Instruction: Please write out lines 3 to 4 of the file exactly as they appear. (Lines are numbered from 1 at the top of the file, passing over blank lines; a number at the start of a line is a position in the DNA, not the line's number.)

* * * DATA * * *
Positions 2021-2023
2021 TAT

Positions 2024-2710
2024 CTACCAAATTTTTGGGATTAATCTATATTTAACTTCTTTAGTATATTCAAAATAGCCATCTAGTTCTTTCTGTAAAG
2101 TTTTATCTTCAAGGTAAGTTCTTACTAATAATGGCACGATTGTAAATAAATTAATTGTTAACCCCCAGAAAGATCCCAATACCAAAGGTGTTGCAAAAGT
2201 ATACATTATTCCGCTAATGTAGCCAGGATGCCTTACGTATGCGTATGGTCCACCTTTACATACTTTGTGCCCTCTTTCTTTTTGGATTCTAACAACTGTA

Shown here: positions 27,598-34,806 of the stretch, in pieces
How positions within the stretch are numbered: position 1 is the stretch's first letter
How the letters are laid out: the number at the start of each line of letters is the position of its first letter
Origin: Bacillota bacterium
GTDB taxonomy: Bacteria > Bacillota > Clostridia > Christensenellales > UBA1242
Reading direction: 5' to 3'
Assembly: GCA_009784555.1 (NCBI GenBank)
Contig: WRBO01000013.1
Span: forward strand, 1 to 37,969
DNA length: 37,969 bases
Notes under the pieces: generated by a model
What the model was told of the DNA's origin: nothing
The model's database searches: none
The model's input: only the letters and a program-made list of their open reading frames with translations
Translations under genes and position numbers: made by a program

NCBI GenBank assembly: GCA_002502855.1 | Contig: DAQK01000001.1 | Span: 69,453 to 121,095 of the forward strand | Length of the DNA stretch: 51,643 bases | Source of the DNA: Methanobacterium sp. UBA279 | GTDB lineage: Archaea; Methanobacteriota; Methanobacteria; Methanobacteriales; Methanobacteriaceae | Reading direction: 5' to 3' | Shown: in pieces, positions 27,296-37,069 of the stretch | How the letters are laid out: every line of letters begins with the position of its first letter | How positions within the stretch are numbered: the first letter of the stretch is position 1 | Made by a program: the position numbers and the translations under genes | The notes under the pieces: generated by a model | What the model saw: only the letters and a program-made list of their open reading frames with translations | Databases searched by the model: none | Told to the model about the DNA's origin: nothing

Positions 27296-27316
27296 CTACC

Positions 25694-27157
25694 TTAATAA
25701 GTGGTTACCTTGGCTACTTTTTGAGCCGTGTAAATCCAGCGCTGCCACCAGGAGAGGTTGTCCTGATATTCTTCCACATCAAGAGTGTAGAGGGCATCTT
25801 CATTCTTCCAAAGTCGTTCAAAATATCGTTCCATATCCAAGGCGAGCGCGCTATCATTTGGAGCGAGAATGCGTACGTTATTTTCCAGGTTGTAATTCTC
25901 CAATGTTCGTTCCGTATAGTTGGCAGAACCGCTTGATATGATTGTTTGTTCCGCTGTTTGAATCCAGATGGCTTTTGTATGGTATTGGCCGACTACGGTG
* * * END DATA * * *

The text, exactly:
Positions 2024-2710
2024 CTACCAAATTTTTGGGATTAATCTATATTTAACTTCTTTAGTATATTCAAAATAGCCATCTAGTTCTTTCTGTAAAG